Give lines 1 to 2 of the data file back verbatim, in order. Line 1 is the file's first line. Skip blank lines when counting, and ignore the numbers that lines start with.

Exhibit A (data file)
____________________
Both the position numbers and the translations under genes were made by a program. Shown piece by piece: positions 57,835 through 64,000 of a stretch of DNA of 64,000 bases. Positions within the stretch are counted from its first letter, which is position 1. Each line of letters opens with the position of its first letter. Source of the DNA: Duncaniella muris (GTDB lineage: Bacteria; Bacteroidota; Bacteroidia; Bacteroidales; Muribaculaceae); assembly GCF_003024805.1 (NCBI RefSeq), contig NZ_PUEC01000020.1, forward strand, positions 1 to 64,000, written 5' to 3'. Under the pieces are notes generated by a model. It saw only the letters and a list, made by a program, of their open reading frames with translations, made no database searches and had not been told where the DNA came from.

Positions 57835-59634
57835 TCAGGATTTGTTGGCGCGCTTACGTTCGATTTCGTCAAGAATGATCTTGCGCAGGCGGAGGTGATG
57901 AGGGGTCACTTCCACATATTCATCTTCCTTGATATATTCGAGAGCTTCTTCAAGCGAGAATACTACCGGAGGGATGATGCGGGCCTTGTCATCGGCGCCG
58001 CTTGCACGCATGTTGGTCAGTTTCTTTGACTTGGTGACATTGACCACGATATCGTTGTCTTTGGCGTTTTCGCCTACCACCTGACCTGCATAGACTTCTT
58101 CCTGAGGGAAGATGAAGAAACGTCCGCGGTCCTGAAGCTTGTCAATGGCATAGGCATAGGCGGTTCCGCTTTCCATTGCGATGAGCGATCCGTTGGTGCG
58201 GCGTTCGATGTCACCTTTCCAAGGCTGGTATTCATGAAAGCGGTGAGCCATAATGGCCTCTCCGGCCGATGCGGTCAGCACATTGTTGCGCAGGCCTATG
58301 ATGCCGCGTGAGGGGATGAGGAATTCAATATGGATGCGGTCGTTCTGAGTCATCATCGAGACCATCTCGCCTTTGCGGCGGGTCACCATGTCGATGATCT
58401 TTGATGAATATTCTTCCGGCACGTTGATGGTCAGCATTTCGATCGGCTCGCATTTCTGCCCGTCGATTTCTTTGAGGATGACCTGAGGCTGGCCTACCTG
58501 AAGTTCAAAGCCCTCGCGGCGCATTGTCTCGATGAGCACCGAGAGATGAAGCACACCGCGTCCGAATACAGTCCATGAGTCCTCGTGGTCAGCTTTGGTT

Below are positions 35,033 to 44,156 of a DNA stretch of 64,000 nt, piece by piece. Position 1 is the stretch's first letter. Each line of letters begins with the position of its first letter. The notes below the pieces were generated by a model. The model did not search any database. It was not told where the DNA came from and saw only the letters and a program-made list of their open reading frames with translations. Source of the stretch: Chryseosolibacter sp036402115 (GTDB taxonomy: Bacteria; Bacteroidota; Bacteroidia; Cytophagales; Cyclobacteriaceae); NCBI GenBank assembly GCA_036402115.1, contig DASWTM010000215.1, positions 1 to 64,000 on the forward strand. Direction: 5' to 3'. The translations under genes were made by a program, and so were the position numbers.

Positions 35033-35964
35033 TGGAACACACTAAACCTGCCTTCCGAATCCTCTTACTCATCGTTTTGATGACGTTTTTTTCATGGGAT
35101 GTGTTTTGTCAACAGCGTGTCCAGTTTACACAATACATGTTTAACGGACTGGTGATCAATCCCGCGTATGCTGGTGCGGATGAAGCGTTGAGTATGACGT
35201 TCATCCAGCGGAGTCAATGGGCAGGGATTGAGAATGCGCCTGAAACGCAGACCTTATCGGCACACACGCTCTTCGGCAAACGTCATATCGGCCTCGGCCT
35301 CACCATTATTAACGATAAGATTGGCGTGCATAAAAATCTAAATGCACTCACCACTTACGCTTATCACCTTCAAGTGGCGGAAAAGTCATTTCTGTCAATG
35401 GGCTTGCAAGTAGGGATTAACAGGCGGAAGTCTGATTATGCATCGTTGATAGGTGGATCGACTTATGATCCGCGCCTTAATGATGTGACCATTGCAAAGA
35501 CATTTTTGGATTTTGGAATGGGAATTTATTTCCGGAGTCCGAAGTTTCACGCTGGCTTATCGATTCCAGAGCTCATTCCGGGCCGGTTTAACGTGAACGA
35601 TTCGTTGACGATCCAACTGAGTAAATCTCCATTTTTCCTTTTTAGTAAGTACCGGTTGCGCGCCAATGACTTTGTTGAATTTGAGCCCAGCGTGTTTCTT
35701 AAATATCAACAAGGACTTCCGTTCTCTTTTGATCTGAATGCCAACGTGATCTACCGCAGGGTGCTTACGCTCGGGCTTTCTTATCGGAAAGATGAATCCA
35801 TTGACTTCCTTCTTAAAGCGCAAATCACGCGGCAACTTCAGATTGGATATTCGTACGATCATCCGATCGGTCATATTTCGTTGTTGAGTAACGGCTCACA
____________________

Both the position numbers and the translations under genes were made by a program. Shown piece by piece: positions 57,835 through 64,000 of a stretch of DNA of 64,000 bases. Positions within the stretch are counted from its first letter, which is position 1. Each line of letters opens with the position of its first letter. Source of the DNA: Duncaniella muris (GTDB lineage: Bacteria; Bacteroidota; Bacteroidia; Bacteroidales; Muribaculaceae); assembly GCF_003024805.1 (NCBI RefSeq), contig NZ_PUEC01000020.1, forward strand, positions 1 to 64,000, written 5' to 3'. Under the pieces are notes generated by a model. It saw only the letters and a list, made by a program, of their open reading frames with translations, made no database searches and had not been told where the DNA came from.

Positions 57835-59634